News Column

Earth Day Project: Save the Rain

April 20, 2013
Earth Day Project

In honor of Earth Day 2013, here is a way you can do your part.

Here are directions to make your own rain barrel.

Save the rain for a sunny day.

What is a rain barrel?

A rain barrel is a container used to collect and store rainwater that would otherwise be lost to runoff and likely diverted to a storm drain. Collected water then may be used to water lawns and gardens. Rainwater can be harvested in many ways. The system described here is just one way to capture rainwater for usage in your yard.

Why use a rain barrel?

WATER CONSERVATION -- Approximately 60 percent of our municipal water supply goes directly to watering our lawns. By using rain barrels, you lessen the amount of water flowing into our storm drains, sewer systems, and ultimately local waterways. This water then can be used during hot or dry spells to water your garden.

PROTECTION OF LOCAL WATERSHEDS -- Seventy million pounds of pesticides are applied to lawns each year, contaminating storm water (rainwater) runoff. Fertilizers and pesticides are the primary source of water pollution. By collecting rain water, you prevent that runoff from picking up and carrying these harmful pollutants into our local waterways.

NATURAL GARDENING -- Using rainwater to water your garden is natural and healthy.

Plants and beneficial microbes like rainwater because it is naturally soft -- free of chlorine, fluoride, and other chemicals.


Will my rain barrel attract mosquitoes? No. This type of rain barrel is a closed water system and there is consequently no standing water in which mosquitoes can breed. Open systems may require frequent monitoring and treatment.

Can I add a second (or third) barrel to the same system? Yes. Simply drill a hole at the bottom of your first barrel and at the bottom of your second barrel. Thread each hole with the pipe tap, wrap the ends of the hose barbs with Teflon tape and insert into the holes. Connect the bottom of the barrels with a small hose, making sure the connection is taut and secure. You can hook up as many barrels as you like and harvest all the rainwater you like!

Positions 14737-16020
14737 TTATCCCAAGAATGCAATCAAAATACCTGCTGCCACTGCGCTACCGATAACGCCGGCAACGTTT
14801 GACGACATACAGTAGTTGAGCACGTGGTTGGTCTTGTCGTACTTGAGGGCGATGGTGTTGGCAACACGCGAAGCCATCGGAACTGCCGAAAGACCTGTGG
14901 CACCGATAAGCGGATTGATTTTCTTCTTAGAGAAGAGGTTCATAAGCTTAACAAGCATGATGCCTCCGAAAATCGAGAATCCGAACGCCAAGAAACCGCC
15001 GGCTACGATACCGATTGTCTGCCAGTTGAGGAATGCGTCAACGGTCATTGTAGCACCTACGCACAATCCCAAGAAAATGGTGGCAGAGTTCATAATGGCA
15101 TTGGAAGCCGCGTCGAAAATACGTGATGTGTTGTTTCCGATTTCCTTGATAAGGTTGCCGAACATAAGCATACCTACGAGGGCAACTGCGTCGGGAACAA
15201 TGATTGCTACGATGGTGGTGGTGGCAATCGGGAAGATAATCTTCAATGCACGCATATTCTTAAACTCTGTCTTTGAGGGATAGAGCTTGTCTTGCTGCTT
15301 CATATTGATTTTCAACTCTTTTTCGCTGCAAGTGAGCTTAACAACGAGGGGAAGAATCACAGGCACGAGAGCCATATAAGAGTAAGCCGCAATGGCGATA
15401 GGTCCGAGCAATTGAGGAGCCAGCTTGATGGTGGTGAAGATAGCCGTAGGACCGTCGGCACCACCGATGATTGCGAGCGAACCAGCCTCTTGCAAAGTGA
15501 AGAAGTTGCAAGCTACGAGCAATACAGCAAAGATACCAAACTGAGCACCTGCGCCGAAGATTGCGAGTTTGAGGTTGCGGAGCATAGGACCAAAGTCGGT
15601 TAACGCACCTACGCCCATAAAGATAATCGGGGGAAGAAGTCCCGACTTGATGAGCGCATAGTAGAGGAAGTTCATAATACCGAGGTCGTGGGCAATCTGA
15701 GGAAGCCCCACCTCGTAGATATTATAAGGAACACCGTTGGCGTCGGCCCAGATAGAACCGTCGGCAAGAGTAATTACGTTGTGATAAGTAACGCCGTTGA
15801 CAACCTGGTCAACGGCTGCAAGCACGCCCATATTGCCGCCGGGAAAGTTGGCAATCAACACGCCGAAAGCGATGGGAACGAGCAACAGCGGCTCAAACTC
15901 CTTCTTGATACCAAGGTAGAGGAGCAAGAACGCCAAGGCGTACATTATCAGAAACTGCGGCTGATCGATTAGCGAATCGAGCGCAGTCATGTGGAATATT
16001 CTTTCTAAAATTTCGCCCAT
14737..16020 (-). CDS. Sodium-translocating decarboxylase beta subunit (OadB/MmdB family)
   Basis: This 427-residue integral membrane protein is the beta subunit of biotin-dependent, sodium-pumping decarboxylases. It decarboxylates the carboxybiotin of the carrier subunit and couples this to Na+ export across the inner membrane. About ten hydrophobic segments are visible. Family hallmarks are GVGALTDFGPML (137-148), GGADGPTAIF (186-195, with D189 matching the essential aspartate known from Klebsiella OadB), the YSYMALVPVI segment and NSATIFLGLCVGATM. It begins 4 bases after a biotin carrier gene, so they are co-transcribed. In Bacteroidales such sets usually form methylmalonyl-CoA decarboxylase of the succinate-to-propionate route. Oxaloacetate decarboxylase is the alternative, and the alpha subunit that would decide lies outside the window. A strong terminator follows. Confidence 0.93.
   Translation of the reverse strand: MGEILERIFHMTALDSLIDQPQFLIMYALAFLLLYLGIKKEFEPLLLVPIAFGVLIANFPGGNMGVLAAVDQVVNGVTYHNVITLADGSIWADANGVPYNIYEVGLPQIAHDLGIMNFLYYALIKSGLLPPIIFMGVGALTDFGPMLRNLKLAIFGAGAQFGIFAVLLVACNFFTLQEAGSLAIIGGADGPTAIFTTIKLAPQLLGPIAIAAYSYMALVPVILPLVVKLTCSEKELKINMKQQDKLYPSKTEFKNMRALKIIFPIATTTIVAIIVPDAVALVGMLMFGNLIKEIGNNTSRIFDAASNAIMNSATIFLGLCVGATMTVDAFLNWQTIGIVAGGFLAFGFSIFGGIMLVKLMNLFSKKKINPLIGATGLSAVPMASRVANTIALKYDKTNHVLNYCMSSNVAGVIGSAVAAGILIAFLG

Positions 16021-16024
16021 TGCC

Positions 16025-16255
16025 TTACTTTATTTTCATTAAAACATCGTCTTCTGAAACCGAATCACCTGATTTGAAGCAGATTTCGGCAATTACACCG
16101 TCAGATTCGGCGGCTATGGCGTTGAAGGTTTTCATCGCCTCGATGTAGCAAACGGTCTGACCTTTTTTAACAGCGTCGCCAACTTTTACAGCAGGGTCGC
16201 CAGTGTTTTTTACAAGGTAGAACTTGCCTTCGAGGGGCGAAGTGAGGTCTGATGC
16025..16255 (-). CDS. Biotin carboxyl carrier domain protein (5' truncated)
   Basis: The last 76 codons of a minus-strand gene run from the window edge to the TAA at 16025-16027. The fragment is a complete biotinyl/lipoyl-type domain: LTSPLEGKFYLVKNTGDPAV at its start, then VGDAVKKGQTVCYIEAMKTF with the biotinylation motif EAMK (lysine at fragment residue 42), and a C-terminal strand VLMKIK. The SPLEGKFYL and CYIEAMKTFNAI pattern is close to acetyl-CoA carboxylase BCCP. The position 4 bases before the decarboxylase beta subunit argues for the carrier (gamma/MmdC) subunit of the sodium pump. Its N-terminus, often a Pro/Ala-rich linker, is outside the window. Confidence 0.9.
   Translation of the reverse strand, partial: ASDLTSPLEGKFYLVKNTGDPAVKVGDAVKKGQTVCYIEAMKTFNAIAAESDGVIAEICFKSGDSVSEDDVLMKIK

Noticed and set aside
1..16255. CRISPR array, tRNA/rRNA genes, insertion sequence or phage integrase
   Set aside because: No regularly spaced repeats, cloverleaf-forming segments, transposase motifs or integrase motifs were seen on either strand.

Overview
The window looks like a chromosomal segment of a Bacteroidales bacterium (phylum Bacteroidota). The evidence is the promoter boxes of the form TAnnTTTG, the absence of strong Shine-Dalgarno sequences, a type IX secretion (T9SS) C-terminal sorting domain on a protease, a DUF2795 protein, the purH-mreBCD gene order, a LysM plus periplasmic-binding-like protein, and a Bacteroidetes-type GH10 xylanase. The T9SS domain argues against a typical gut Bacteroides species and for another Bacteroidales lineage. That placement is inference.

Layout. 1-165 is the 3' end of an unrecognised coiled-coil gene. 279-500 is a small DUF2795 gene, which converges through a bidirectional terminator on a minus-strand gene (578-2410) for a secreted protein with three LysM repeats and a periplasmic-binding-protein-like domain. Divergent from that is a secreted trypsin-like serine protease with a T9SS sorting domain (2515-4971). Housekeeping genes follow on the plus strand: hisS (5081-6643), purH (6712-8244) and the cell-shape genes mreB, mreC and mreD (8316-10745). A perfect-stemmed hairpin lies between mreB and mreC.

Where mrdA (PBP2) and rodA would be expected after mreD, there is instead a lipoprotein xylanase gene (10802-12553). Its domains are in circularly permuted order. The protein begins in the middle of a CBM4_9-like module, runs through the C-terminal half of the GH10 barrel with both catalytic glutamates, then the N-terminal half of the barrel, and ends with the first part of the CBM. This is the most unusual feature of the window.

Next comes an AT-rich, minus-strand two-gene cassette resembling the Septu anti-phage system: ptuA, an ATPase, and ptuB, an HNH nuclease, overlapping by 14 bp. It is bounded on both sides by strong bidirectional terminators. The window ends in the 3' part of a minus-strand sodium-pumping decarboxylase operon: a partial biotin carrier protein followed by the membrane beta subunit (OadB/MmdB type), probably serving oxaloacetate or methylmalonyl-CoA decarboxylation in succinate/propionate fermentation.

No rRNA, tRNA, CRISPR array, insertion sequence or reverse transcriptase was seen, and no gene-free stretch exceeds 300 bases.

Can I paint my barrel? YES! There are several paint types that will adhere to plastic. Ask at your local hardware store.

Can I drink the water from my rain barrel? NO! The water that falls into your barrel is not potable for humans or animals. It will have run over your roof and down your downspout -- only plants and grass like this water.

Can I put a rain barrel on my house or garage? We encourage you to check with your local city hall if they have any restrictions about cutting your downspout. Be sure to tell them you are diverting the rainwater, not disconnecting your downspout. With a diverter, once the barrel fills up, the water goes back into the downspout.

How do I make and install a rain barrel?

You will need the following supplies. Keep in mind you always can borrow a drill (and bit) and a pipe tap from a friend, as these items are expensive. Barrels can be found at recycling centers or at container retailers.


55-gallon barrel (make sure it is cleaned thoroughly).

15/16-inch drill bit and drill.

3/4-inch pipe tap (these are about $25 and can be found at hardware stores -- see if you can borrow one from someone instead of buying one).

3/4-inch male spigot (boiler drain).

3/4-inch thread (male) to 1/2-inch hose connection hose barb.

Teflon tape.


With a 15/16-inch drill bit, drill one hole near the bottom of barrel for the spigot (boiler drain). Drill a second hole near the top of the barrel for the

hose barb (keep in mind which side you want the hole on to connect to diverter from downspout). Thread both holes with 3/4-inch pipe tap

Wrap threaded ends of spigot and hose barb with Teflon tape and insert into appropriate holes

You will need to elevate your rain barrel for several reasons: 1) the higher you put it, the better pressure you will get; 2) putting your rain barrel on stable ground and elevated will prevent it from sinking into the ground. A filled barrel will weigh more than 400 pounds. Cinder blocks work well to elevate barrels.

Downspout Diverter:

There are several different diverters you can use to get the water from your downspout over to your barrel. Check out or for details.


In the winter, be sure to empty out and store your rain barrel in a basement, garage, etc. If you don't have a place to store it, you can leave it outside, just be sure to turn it upside down. If you use the diverter from, you will need to get a flexible downspout piece to connect the space on your downspout where the diverter was hooked up. These are inexpensive and can be found at any hardware store. If you use the diverter from, the diverter can stay on your downspout and be plugged with the plug provided.

Encourage your neighbors and friends to install rain barrels.

We are all a part of conservation.

Harvest rainwater.


(c)2013 the Norwalk Reflector (Norwalk, Ohio)

Visit the Norwalk Reflector (Norwalk, Ohio) at

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Source: Copyright Norwalk Reflector (OH) 2013

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